I’ve never care much about cars. Sometimes, Trish and I would give a car a name, like Wodwo Tulk or Macaw, but a car has never been much more than transportation to me, and definitely not a source of pleasure or status. Yet today when the tow truck disappeared around the corner with our last car, bound for the garage, the moment seemed solemn. Except for the townhouse, the car was the last major piece of our life together.
We bought the car in 2006, a silver gray Toyota Corolla like thousands of others, distinguishable only by its manual transmission. It was used, but in such good shape that it might almost have been new, and Trish was so excited that she hugged the salesman (much to his surprise).
We never did make any long trips in it. By that time, Trish’s health was already too compromised for anything more than a trip across town. But for several years, the car made her more mobile, until she started struggling for the alertness to drive safely. I almost never rode in it myself, except on weekends, when, like many couples, we would run errands, the CD player blaring Oysterband or The Pogues or Ray Wylie Hubbard while we enjoyed each other’s company.
Then came Trish’s final hospitalization. For a month, the car stayed in the underground parking, unused except for the few moments each week when I turned on the engine to keep the battery charged. But in the aftermath of her death, I forgot the task for so long that, by the time I remembered it, I was too late.
In the months following her death, I quickly took care of about ninety percent of her affairs, including cleaning out her belongings. But that last ten percent was something I evaded as being more final than I could bear. When the car’s insurance came up for renewal, I put it in storage, but I couldn’t stand to do anything more. It was twenty months before I could even bring myself to transfer the car from Trish’s estate to me.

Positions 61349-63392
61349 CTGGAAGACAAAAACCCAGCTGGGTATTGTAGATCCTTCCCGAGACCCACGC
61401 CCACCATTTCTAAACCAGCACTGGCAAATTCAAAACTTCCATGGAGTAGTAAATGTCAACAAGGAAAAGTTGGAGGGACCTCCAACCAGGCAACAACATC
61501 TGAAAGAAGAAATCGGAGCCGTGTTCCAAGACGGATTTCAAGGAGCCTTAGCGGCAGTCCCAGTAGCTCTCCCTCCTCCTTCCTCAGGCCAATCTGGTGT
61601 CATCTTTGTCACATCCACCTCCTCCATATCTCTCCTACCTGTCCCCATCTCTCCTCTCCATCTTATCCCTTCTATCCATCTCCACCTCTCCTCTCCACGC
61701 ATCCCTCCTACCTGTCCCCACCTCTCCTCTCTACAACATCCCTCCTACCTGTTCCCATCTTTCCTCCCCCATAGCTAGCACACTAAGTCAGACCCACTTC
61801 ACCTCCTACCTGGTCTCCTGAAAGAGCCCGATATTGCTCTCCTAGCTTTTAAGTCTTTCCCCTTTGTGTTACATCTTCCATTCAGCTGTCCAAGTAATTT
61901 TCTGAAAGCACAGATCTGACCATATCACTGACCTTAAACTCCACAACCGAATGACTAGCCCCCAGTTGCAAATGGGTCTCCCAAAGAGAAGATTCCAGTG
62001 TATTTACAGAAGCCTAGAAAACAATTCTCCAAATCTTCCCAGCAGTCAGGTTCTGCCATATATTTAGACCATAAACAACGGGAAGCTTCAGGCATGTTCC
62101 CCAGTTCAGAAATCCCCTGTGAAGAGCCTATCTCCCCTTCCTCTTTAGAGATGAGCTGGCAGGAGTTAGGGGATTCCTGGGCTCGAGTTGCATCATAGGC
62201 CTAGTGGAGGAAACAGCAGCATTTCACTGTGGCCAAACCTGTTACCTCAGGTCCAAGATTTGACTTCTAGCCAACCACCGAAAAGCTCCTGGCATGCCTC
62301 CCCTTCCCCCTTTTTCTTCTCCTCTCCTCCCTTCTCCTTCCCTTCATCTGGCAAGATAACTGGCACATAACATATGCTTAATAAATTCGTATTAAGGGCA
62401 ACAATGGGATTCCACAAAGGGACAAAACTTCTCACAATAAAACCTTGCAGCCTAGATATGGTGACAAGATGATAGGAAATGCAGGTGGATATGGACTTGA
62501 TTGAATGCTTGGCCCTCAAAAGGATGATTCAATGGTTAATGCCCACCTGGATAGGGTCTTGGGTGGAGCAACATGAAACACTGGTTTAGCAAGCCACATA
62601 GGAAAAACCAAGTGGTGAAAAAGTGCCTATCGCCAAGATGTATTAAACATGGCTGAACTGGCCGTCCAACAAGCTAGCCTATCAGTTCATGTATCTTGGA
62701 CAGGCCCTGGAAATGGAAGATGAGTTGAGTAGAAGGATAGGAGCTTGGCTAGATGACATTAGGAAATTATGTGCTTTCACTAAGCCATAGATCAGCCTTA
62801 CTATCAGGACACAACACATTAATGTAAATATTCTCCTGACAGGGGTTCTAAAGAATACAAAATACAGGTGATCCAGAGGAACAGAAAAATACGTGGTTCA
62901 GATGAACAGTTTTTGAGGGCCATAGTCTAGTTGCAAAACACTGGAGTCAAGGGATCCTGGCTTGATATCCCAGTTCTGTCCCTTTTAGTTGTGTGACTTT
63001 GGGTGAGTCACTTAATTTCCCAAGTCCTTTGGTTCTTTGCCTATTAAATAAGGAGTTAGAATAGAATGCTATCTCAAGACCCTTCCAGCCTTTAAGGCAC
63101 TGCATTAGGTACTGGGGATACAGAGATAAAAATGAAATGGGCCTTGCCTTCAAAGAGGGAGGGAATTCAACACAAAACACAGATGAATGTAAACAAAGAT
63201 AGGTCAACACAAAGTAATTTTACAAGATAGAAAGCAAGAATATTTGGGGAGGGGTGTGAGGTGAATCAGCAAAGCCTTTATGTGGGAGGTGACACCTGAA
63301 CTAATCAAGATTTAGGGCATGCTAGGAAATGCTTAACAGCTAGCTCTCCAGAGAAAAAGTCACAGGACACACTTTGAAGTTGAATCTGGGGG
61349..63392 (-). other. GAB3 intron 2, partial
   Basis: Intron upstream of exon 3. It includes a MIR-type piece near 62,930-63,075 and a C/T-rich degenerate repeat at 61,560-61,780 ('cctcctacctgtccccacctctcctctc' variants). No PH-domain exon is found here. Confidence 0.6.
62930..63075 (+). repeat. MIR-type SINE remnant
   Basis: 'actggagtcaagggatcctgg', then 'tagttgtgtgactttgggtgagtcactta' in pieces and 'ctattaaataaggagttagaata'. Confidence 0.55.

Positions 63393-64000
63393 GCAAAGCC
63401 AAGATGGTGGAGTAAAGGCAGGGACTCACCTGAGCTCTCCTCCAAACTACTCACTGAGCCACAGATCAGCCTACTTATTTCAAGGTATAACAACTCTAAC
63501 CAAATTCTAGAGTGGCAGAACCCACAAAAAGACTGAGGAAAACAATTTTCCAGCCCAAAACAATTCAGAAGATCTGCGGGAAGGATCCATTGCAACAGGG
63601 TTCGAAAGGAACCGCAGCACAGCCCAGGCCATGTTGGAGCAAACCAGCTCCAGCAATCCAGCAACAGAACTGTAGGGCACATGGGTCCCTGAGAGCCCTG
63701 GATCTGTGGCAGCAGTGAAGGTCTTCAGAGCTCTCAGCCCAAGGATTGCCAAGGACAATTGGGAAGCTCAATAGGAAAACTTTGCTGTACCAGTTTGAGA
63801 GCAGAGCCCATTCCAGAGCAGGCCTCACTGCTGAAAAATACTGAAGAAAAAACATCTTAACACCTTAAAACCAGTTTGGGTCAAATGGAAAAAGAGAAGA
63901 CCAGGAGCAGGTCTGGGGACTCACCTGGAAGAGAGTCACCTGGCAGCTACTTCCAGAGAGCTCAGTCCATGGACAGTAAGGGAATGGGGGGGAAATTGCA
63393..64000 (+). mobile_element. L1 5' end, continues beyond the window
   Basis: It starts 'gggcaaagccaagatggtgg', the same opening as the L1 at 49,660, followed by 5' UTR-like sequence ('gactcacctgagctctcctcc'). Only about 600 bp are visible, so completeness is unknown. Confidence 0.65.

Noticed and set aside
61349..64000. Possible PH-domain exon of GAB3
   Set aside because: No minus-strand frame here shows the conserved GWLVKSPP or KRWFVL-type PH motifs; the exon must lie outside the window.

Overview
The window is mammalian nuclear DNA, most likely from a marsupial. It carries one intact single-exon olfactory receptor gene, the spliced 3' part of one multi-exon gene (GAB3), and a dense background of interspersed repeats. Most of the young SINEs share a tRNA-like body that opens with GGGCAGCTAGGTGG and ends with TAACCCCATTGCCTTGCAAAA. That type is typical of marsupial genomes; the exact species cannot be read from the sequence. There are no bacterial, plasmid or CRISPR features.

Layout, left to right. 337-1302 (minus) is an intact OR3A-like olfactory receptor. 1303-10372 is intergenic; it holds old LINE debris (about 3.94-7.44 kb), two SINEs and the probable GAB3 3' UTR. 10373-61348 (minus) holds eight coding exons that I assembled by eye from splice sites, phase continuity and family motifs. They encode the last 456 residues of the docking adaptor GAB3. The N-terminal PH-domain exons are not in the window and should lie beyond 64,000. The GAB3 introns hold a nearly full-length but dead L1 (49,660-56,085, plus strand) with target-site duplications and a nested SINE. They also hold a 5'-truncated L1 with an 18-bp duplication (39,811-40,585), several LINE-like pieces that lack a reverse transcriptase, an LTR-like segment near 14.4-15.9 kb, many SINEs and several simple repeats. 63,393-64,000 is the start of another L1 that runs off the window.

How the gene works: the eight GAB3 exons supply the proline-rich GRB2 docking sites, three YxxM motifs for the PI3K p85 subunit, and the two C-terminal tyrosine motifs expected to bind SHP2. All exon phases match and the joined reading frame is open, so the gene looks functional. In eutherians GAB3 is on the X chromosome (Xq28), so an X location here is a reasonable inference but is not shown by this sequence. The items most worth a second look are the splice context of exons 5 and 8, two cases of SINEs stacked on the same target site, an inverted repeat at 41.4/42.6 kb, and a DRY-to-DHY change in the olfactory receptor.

Meanwhile, the car gathered dust. Local children wrote “Wash me!” in the dust on the window. A couple of neighbors hinted repeatedly that I really should do something with it. Someone taped to the window the contact information for a scrap metal buyer, who would pay $150 for the vehicle (I angrily recycled the information, and took to glaring at the person I suspected of making the suggestion). But I couldn’t bring myself to do anything except wash the car and clean out its contents.
Still, I was slowly edging towards repairing and selling the car when, two weeks ago, over a hundred cars in the neighborhood had their tires slashed in a night. I was lucky, and was left with two intact tires. But since the car had to go to the garage anyway, I might as well ready it for sale.
When the tow truck arrived this morning, I realized I was dragging my feet as I went down to meet it. I stood to one side as the driver prepared the car for towing, carefully working around the slashed tires. Despite myself, I found myself thinking of what the car had meant for Trish, and how she was long past needing it. For no good reason, I reached out and touched it one last time.
The driver said that I didn’t need to stay around. I told him I would anyway. It seemed like something that I had to do.
Finally, the car was ready. I watched the tow truck carry the car out of the garage and on to the road. As I climbed the stairs to the townhouse, I paused at the top to watch it out of site, feeling as empty as an orange peel.
In a week or two, I should get good money for the car. But that wasn’t what I was thinking about. As it disappeared, I was thinking that another piece of my past was disappearing, too.